I followed the link in today’s Daily Prompt and it refers to a daily prompt from 2013. I was not blogging in 2013, I was probably off romping with roleplayers writing stories for Guild Wars 2, so I’m clueless as to what this is referring to.
But I digress. Yes, I do remember keeping a dream diary and writing in it first thing in the morning. I was like, 26 years old. I’m 59 now. Now I wake up to dog burps and farts in my face.
The first thing on my mind this morning was rearranging of something that I was dreaming about. Maybe it was the icicles hanging off my roof that are gradually crashing down onto the ground, anxious for some unsuspecting curious creature to impale to an untimely death.
Yesterday I realized Pup wasn’t in his usual sleeping spots, so I went around looking for him and found him on top of the clothes in the laundry room. That’s where he goes when he’s afraid of something. I think it was the crashing of the chipmunk impalers that scared him. The sound of them crashing to the ground is like a part of the house is falling off.
We’re expecting three more snowstorms over the coming days, but today you wouldn’t know it. The sun is shining as though it doesn’t know it’s still winter. Pup and I should have a spectacular hike.
I had my annual oncology appointment yesterday and, in the interest of transparency, I told my doctor that I was smoking medical marijuana. He wasn’t shocked at all. He said that because there’s not much research on it, he would recommend edibles instead of smoking it. I dislike edibles because you don’t really have control over how much you’re ingesting, and it looks like they have a shelf life. I really need to do more research into edibles. In Colorado, they’re just wrapped up in wax paper with no indication on how much to eat. I found that if I over-eat, I get really sick and headachy. I just don’t like edibles at all. With smoking I get immediate feedback and it’s self-limiting in that it’s impossible to do too much when you’re smoking. The only downside is that you have to inhale it. I should be a good girl and use the vaporizers I have, but they seem to use up 5 times more pot, since you have to fill fairly large containers to use them. With straight smoking, a pinch does just fine.
“The danger with smoking,” he said, “is that we just don’t know what the impact will be 10 years down the line. It may be perfectly safe, it may not. That’s all I can tell you as far as suggestions.”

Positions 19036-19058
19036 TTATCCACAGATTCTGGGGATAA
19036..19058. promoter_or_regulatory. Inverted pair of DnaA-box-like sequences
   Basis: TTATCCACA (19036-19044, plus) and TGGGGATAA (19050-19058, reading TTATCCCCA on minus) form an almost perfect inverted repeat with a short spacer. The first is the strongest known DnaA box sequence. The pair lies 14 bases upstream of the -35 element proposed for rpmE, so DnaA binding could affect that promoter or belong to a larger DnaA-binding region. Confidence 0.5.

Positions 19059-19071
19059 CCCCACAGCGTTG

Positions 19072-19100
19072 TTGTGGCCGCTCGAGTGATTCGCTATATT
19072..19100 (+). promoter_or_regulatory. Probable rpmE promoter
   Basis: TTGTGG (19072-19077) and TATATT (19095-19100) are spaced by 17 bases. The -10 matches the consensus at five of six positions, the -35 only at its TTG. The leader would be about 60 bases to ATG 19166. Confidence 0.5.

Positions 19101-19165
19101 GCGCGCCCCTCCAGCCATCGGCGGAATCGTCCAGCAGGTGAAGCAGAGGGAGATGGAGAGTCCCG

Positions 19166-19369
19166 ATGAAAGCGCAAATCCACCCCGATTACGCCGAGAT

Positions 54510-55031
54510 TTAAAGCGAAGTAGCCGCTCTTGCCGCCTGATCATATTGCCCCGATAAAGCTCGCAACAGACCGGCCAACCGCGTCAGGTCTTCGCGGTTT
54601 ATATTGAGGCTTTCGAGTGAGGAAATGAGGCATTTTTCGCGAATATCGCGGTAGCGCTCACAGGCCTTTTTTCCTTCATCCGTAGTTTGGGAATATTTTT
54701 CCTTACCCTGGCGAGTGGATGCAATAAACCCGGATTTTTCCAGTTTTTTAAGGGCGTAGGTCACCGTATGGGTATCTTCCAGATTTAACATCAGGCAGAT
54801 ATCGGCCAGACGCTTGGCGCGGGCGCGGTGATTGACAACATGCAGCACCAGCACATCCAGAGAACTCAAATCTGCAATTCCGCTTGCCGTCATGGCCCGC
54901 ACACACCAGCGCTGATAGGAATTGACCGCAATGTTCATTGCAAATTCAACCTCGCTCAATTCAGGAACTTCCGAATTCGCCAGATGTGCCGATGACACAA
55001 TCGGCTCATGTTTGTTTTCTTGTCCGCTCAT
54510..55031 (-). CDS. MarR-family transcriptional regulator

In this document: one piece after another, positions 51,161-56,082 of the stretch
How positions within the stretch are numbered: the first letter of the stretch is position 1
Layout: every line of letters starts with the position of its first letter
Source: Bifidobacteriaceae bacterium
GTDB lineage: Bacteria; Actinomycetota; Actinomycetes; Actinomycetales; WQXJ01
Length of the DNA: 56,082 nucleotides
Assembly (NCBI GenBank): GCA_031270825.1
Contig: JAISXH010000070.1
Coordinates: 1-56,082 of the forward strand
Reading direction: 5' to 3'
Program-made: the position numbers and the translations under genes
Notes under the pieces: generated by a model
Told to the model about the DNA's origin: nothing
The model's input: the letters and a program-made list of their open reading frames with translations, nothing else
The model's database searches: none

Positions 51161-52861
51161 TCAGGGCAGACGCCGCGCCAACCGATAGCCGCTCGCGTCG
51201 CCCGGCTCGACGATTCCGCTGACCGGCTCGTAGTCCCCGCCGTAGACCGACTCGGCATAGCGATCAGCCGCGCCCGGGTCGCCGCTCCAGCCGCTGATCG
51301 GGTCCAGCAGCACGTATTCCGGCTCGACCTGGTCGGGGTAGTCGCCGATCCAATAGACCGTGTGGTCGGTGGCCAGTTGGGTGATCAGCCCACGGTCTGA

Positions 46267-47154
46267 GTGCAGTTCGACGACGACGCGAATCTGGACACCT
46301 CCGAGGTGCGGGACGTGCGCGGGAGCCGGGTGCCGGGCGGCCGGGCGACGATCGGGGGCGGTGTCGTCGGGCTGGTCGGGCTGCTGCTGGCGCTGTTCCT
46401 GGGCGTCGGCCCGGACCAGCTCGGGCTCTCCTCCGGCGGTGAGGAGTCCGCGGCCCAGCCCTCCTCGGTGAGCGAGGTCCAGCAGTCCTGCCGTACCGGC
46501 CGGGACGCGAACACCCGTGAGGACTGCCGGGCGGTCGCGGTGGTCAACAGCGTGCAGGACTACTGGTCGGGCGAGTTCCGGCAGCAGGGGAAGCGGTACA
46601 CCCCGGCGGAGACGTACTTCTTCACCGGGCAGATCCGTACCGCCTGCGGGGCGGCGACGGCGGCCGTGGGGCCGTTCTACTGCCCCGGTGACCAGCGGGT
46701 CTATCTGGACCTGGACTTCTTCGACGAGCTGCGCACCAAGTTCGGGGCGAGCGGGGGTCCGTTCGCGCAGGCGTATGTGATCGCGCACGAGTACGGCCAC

“But at 59, with stage 3 cancer, I don’t feel like I have ten years, I only care about the quality of life I have today. It’s helping me exercise more, do yoga, meditate, and blog, and helping my marriage.”
“There you go, then keep doing it,” he said as he typed notes into his computer. “And as far as being stage 4, don’t worry about it. You’d be surprised at how long we can keep people alive now.”
I didn’t tell him that being kept alive on chemotherapy and radiation treatments is not living. I kept that cynical thought to myself.
However he did say something interesting when I blamed my cancer for my depression and anxiety issues. He said “PTSD is a common reaction to cancer treatments, so I don’t think it’s chemical changes in your brain, I think you have a form of PTSD”.
Let me explain to you how much fun chemotherapy is. Do you remember when you got ripping drunk on some drink, and then for the rest of your life you couldn’t stand the smell of the stuff? Chemotherapy is like getting an unbelievably horrible hangover from a drink and then, in spite of being repulsed by it (ie, just the thought of it makes you heave), you have to go back 3 weeks later for some nurse dressed in Hazmat gear to force more of that liquid into your veins for another hangover experience. And, boy, you’d take dying any day over that because you know that at some level it’s killing you already. Not only does your hair fall out, but your taste buds get burnt out so everything you eat tastes like metal — even the water you’re supposed to drink that’s supposed to help flush your system tastes like shit. Your nails turn black and fall off. People who don’t know your delicate situation cough and hack all over you and compromise your immune system.
So maybe he’s right, I have PTSD, who knows. It’s not obvious to me, though. I don’t get flashbacks. I’d rather think my “chemobrain”, as we call the fuzziness in the head from chemo, has never disappeared and that I have something organic going on in my head.
Anyway, this blog entry is the closest thing to writing down my first thoughts this morning – icicles (or was it dog farts) – so what the hell, let’s say it self-answered the prompt.
Remember when you wrote down the first thought you had this morning? Great. Now write a post about it.